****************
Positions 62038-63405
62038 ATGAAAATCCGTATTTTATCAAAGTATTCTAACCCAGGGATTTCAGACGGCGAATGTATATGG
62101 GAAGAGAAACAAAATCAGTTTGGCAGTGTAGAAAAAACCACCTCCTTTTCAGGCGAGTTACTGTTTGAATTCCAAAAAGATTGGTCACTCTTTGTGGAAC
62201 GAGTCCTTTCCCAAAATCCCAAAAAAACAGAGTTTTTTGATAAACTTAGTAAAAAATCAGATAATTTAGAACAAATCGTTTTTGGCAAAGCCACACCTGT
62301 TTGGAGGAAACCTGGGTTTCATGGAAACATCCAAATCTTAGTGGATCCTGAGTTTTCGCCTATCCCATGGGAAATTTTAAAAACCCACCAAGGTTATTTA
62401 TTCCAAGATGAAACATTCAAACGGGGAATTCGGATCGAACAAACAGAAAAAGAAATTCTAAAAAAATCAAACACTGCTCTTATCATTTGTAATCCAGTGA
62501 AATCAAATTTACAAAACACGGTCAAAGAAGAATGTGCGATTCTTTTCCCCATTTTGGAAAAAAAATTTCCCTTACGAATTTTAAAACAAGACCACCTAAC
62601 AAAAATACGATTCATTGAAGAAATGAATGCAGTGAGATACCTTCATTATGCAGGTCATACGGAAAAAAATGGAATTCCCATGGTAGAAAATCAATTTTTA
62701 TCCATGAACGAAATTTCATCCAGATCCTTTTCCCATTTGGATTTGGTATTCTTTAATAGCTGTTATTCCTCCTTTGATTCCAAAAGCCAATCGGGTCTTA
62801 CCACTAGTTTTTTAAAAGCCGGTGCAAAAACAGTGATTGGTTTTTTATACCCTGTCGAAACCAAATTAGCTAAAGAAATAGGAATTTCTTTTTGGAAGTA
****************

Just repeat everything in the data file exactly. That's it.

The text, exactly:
Positions 62038-63405
62038 ATGAAAATCCGTATTTTATCAAAGTATTCTAACCCAGGGATTTCAGACGGCGAATGTATATGG
62101 GAAGAGAAACAAAATCAGTTTGGCAGTGTAGAAAAAACCACCTCCTTTTCAGGCGAGTTACTGTTTGAATTCCAAAAAGATTGGTCACTCTTTGTGGAAC
62201 GAGTCCTTTCCCAAAATCCCAAAAAAACAGAGTTTTTTGATAAACTTAGTAAAAAATCAGATAATTTAGAACAAATCGTTTTTGGCAAAGCCACACCTGT
62301 TTGGAGGAAACCTGGGTTTCATGGAAACATCCAAATCTTAGTGGATCCTGAGTTTTCGCCTATCCCATGGGAAATTTTAAAAACCCACCAAGGTTATTTA
62401 TTCCAAGATGAAACATTCAAACGGGGAATTCGGATCGAACAAACAGAAAAAGAAATTCTAAAAAAATCAAACACTGCTCTTATCATTTGTAATCCAGTGA
62501 AATCAAATTTACAAAACACGGTCAAAGAAGAATGTGCGATTCTTTTCCCCATTTTGGAAAAAAAATTTCCCTTACGAATTTTAAAACAAGACCACCTAAC
62601 AAAAATACGATTCATTGAAGAAATGAATGCAGTGAGATACCTTCATTATGCAGGTCATACGGAAAAAAATGGAATTCCCATGGTAGAAAATCAATTTTTA
62701 TCCATGAACGAAATTTCATCCAGATCCTTTTCCCATTTGGATTTGGTATTCTTTAATAGCTGTTATTCCTCCTTTGATTCCAAAAGCCAATCGGGTCTTA
62801 CCACTAGTTTTTTAAAAGCCGGTGCAAAAACAGTGATTGGTTTTTTATACCCTGTCGAAACCAAATTAGCTAAAGAAATAGGAATTTCTTTTTGGAAGTA